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Meet Dina Fradkin, May 2020 Graduate

Psychology Major and History Minor (SAS '20)

 

Talia ShabesDina Fradkin’s experience as a first-generation American born to Russian Jewish immigrants shaped her decision to major in psychology and minor in history at Rutgers. She noticed that the stigma associated with mental health issues kept members of her community from seeking professional support when they needed it. But Dina knew clinical services were broadly available and effective, and wanted to study their best practices.

A two-time recipient of the Deborah S. and Herbert B. Wasserman Research Award, Dina used the award funding to conduct research in Israel. She graduated this May and is currently taking several courses to complete a second degree, in biology, at Rutgers, while studying for the MCAT and getting clinical experience before applying to medical school.

Share more about your background with us.

My family came from St. Petersburg, Russia to Brooklyn before bouncing around different communities in New Jersey. They remain entrenched in Russian culture here, hardly assimilating—especially my grandparents, who raised me. But they had the most profound impact on me in so many meaningful ways, teaching me that education is freedom and showing me the importance of the sciences, which influenced my decision to pursue a career in medicine.

What inspired you to take your first Jewish studies course?

When I enrolled in Professor Paola Tartakoff’s course at Rutgers on Jewish history from antiquity to the Middle Ages, it was my first formal foray into Jewish religion and culture. I loved the course. It motivated me to expand the scope of my research into the realm of Jewish studies. I have since focused on the children of Russian-Jewish immigrants and their perceptions about mental health, a path that has helped me understand a great deal about my family as well. Also, it was Professor Tartakoff who introduced me to Professor Michal Raucher, who later served as my independent study advisor.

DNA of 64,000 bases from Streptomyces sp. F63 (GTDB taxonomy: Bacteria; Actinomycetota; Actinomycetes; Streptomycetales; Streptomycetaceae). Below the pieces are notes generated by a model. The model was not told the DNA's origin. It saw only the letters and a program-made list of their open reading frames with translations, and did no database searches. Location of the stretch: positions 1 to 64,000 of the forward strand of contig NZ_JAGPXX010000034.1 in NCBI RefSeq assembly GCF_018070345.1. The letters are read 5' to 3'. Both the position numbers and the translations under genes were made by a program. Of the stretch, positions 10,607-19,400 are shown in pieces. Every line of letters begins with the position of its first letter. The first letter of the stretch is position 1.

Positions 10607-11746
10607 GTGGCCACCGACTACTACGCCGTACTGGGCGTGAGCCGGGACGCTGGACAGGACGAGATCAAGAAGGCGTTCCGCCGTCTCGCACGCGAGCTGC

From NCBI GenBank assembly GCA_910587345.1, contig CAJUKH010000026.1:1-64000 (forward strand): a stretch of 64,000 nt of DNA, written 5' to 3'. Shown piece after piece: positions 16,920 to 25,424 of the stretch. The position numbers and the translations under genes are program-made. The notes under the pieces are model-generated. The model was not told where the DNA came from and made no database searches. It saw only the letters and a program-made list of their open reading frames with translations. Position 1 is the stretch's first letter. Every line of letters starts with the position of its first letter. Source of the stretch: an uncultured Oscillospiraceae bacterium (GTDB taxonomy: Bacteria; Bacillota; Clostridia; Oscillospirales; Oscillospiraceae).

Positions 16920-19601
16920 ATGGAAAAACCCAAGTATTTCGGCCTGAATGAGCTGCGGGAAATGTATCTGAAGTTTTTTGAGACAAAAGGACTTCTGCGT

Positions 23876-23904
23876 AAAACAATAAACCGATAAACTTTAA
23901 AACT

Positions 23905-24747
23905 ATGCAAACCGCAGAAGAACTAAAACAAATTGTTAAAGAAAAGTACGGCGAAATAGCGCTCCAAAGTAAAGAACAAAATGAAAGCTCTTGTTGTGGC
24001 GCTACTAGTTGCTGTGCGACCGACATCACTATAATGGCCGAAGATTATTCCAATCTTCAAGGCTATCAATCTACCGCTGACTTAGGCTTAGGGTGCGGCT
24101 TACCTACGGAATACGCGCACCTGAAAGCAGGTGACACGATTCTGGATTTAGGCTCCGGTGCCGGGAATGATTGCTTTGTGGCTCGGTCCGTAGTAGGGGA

Talk a little about your research project.

When speaking with other first-generation Americans of Soviet-Jewish descent, I discovered that nearly all of us have a family member with a psychological illness or disability, or know someone in the community suffering from one. But no one talked about it. The incidence rate seemed far lower among our non-Jewish Russian peers, which made me curious about our unique genetics. Only within the last two decades have studies shown that Ashkenazi Jews have an elevated risk for certain diseases, such as schizophrenia and bipolar disorder. Yet it has long been considered taboo within the Russian community to seek psychiatric services, both culturally and because of the record of abuse within the psychiatric services system in the former Soviet Union.

My research project, “Beliefs about Psychological Services (BAPS) of First-Generation, American-Born Russian Jews,” explores whether that cultural stigma lingers in my generation, influencing our decision to seek or not to seek psychological care when we need that kind of support. With the help of Professor Raucher, I conducted a BAPS survey, disseminating it through Rutgers’ social media outlets and beyond. The Wasserman Award made it possible for me to travel to Israel, where I expanded my research to include Israeli-born children of Russian émigrés, enabling me to compare these two geographic groups as well.

What do you hope your future looks like?

I always wanted to be a physician, and I’m looking forward to a career in obstetrics and gynecology. I hope to incorporate what I’m learning from my research into my medical practice by putting special focus on patient sensitivities and cultural differences, while ensuring treatment adherence. These aspects of care often get lost in the shuffle, given the overwhelming pressures and technical demands on medical practitioners today. I see this as a meaningful opportunity to bring a human touch back into the way we care for patients in the modern age.

 

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